Film Review: The Jungle Book (2016)
In 2016, Jon Favreau released The Jungle Book, based on the collection of stories of the same name by Rudyard Kipling. Starring Bill Murray, Ben Kingsley, Idris Elba, Lupita Nyong’o Scarlett Johansson, Giancarlo Esposito, Christopher Walken, Garry Shandling, Brighton Rose, Favreau, Sam Raimi, Russell Peters, Madeleine Favreau, Sara Arrington and introducing Neel Sethi, the film has grossed $553.5 million as of Monday, April 25. Work has already begun on a sequel with Favreau reported to return as director and Sethi reported to reprise his role.
Raised by the Indian wolf pack led by Akela, the man cub Mowgli has been learning the ways of the wolves, but lacks certain qualities and falls behind his wolf siblings. However, Shere Khan returns during a truce called during a drought and warns that he plans to kill Mowgli when the drought ends. As such, Mowgli volunteers to leave the jungle and the Black Panther Bagheera volunteers to guide him to the man village.
A great adaptation of Kipling’s tales, The Jungle Book is wonderfully immersive and tells a highly captivating story. The tale of the man cub Mowgli and his journey to return to the man village due to the threat of Shere Khan isn’t a new one, but the way this film goes about telling it is quite fascinating and gives Mowgli some great characterization. He’s confident that he should remain in the jungle, but knows that Shere Khan’s threat is so great that he has no choice but to leave for the man village and throughout the story, Mowgli is shown as quite capable of holding his own in the jungle for the most part, hypnotizing snake and mafia-like monkeys notwithstanding. Further, he’s seen as being resourceful and using his ability to craft and use tools to his advantage, even though the animals aren’t appreciative of them at first, going so far as to calling them “tricks.”
However, the use of these tools is the catalyst for good character development in the way of Mowgli and the animals. At the beginning, Mowgli is seen struggling to train and act like a wolf, falling behind his “brothers and sisters,” but is seen as being able to craft a mechanism with which to scoop up water and drink that his pack disapproves of. Later on in the film, he’s shown as having crafted a suit of armor out of leaves and a mechanism to help Baloo gather honey easier, which Bagheera doesn’t approve of. At the climax of the film though, all pretense is gone with Shere Khan flat out making the animals realize that no matter how much they don’t want Mowgli to be a man, he’s never going to be a wolf by showing how Mowgli accidentally set the jungle on fire. This backfires though because when the wolves are moving in to attack the tiger, Bagheera stops him and tells him not to fight like a wolf, but fight like a man. Mowgli then figures out how to mix the use of his environment and his tools to his advantage. The follow through is done well too, with Mowgli beating out the wolf cubs in the end and when they protest how he didn’t act like a wolf, he simply states that it’s true he didn’t, but he’s not a wolf.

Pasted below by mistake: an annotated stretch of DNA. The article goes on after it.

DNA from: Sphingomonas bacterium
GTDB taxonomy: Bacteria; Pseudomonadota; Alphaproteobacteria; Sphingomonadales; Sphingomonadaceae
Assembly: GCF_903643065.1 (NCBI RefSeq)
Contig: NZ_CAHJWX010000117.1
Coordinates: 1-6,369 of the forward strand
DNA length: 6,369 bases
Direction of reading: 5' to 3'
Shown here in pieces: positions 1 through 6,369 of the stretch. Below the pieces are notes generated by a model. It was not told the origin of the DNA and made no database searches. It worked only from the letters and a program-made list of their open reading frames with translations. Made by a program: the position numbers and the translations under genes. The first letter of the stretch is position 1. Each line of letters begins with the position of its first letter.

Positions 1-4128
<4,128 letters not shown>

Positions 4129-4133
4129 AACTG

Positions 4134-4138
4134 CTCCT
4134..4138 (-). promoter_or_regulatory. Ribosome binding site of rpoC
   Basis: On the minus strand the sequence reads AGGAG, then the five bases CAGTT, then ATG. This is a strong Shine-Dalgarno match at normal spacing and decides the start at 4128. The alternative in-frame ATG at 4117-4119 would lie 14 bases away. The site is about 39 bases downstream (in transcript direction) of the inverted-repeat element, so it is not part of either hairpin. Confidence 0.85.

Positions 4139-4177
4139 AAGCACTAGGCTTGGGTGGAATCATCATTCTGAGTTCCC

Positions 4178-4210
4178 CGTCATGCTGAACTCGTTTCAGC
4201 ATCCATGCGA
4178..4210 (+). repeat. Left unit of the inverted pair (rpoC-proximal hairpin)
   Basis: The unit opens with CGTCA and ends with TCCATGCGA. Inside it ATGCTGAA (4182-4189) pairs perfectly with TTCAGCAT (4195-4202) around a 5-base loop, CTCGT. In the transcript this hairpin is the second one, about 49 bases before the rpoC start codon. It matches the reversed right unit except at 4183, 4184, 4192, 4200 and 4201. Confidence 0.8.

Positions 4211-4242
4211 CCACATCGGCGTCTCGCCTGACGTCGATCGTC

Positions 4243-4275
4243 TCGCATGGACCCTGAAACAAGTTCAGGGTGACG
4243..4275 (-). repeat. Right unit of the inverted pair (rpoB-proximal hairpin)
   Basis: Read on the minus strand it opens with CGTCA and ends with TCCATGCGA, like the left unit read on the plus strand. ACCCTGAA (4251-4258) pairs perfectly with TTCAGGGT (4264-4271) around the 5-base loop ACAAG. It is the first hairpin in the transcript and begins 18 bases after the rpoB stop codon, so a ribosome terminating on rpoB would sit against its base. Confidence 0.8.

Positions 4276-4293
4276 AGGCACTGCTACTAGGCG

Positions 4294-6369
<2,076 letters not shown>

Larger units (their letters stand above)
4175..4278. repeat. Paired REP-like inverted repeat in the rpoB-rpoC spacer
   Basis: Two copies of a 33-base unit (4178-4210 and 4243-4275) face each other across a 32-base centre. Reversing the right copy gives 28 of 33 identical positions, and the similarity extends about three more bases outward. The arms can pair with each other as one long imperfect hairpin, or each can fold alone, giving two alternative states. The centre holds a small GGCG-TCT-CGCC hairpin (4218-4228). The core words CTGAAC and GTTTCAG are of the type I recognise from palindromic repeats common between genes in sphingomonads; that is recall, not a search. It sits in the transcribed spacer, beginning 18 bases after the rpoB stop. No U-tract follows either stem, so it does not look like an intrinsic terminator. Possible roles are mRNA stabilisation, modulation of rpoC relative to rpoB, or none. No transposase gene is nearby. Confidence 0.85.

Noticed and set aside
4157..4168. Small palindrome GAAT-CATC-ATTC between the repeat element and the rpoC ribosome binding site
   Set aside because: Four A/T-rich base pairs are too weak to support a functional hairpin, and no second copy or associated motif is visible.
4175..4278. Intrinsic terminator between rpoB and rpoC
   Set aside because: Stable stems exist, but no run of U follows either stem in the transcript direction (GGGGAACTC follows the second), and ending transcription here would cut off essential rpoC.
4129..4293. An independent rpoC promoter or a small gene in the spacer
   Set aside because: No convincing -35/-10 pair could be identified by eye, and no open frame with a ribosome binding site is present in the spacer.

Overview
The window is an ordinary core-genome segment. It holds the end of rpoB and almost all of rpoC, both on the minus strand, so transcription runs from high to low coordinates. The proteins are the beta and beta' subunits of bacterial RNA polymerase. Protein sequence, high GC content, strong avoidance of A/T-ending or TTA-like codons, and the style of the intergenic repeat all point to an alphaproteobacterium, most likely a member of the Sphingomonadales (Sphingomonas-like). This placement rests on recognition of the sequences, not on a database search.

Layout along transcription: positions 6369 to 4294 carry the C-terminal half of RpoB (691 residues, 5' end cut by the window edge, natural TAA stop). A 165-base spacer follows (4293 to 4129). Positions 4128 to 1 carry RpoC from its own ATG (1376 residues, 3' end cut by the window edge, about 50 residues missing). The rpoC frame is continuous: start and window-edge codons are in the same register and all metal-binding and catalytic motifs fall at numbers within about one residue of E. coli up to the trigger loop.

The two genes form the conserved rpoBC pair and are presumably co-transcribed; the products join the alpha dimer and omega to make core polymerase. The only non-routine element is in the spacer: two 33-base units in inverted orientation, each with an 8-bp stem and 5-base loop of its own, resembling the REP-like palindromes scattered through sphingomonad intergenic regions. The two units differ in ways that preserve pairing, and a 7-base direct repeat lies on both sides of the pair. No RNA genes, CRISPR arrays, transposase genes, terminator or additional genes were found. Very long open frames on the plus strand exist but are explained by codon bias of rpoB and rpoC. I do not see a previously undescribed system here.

Shere Khan is also made very well in this film, with it presenting the best of every iteration of the character seen in film thus far. He still hates man and fire due to what Mowgli’s father did to him when the man cub was a baby and has retained his sense of dignity and honor, seen when he knows not to break the water truce during the dry season. However, even with his sense of honor, the character is remorselessly savage and outright murders Akela in order to draw Mowgli out. He even goes so far as to demonstrate just how much power he has over the wolves, shown when Raksha finds him telling the cubs about how cuckoo birds survive, letting all but Grey go when she tells them to come into the den, stares at her with a look as if to say he has no qualms about taking out cubs and then lets Grey go simply because he’s made his point.
There’s also great acting in this film, with one very notable performance from Walken as King Louis. Not only was he able to present a creepy rendition of “I Wanna Be Like You” but he also turned a character that audiences once saw as jazzy nuisance into one that’s practically a menacing mafia don who practically states that he has ears all over the jungle. Sethi also gave a pretty decent performance, given this was his first feature film, able to capture the sound and feeling of the 1967 Mowgli while making the character his own. If this is the kind of acting he brings to his first feature film, then it’s going to be interesting to see what he can do as time goes on. His career may be one to keep an eye on.
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